5162
1123
4592
2954
PM10
PM2.5
25.9
%
42.1
%
47.1
%
72.5
%
1.2%
1.6%
9.7%
NATAIR
2003
PM10
(ktn)
Windblown
Dust
1500
Sea Salt
(dry)
4490
PM10 emissions
originated from natural
sources are 10% higher than
those of anthropogenic
sources due to the high sea
salt emissions which are
comparable with the
anthropogenic ones
PBAPs
135
 The contribution of
windblown dust is about 10%
 PM2.5 emissions
originate mainly from
anthropogenic
sources (72%)
 Sea salt emissions
represent about 25%
of PM2.5 emissions
* Reference: NATAIR, 2007
7
100%
90%
80%
70%
60%
50%
40%
30%
20%
10%
0%
PM10
100%
90%
80%
70%
60%
50%
40%
30%
20%
10%
0%
PM2.5
% Contribution of natural and
anthropogenic sources to total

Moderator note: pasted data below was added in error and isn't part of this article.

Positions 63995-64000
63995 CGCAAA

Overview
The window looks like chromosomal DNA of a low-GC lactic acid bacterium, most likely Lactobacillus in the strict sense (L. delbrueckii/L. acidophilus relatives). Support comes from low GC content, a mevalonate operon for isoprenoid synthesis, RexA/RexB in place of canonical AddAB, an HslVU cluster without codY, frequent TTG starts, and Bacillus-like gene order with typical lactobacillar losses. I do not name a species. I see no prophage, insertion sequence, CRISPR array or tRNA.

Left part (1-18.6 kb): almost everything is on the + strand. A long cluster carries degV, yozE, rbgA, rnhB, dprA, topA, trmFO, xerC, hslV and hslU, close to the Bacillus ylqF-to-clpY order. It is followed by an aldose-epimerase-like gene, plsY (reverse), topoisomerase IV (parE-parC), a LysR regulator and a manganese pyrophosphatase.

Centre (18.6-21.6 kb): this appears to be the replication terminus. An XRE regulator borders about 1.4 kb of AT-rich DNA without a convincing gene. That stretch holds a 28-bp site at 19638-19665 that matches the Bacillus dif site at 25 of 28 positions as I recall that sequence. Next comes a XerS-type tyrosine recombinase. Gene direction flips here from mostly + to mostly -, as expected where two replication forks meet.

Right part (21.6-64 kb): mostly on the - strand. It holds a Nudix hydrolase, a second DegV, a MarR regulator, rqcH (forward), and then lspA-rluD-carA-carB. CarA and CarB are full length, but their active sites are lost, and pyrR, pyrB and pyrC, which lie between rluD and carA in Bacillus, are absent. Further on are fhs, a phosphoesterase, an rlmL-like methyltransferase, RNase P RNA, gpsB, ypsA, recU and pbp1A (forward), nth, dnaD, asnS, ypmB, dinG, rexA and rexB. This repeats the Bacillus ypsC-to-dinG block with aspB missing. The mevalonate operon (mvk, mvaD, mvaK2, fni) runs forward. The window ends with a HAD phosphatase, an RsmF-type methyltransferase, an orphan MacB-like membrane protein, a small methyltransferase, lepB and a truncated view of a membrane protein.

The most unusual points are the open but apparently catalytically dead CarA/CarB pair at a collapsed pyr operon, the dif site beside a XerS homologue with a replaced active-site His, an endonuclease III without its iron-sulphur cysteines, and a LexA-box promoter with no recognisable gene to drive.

PM2.5 emissions
% Contribution of natural and
anthropogenic sources to total
PM10 emissions
% Contribution of natural and anthropogenic sources
to total monthly PM emissions
JAN FEB MAR APR MAY JUN JUL AUG SEP OCT NOV DEC
JAN FEB MAR APR MAY JUN JUL AUG SEP OCT NOV DEC
PM2.5 Emissions (ktn)
PM10 Emissions (ktn)
3000
2000
1000
0
winter
spring
summer
autumn
 Sea Salt is the major contributor to total
emissions during summer and autumn
 Windblown Dust peak in February (31%)
(higher emissions in winter and spring)
 Windblown dust and sea salt have
almost the same contribution in winter
1000
500
0
winter
spring
summer
autumn
 Anthropogenic sources are the
major contributor the whole year
 During summer sea salt and
anthropogenic emissions are
comparable
No significant contribution of
windblown dust
8
Air Quality Modelling
9
Air Quality Simulations
 CAMx simulated the Emission, Dispersion,
Chemical reaction and Removal of pollutants in
Europe
 Emission for the following sources:
• Anthropogenic sources
•Windblown Dust
•Sea Salt
•Biogenic volatile organic compounds
(BVOCs)
 Chemical Boundary Conditions (BCs) : IFSMOZART model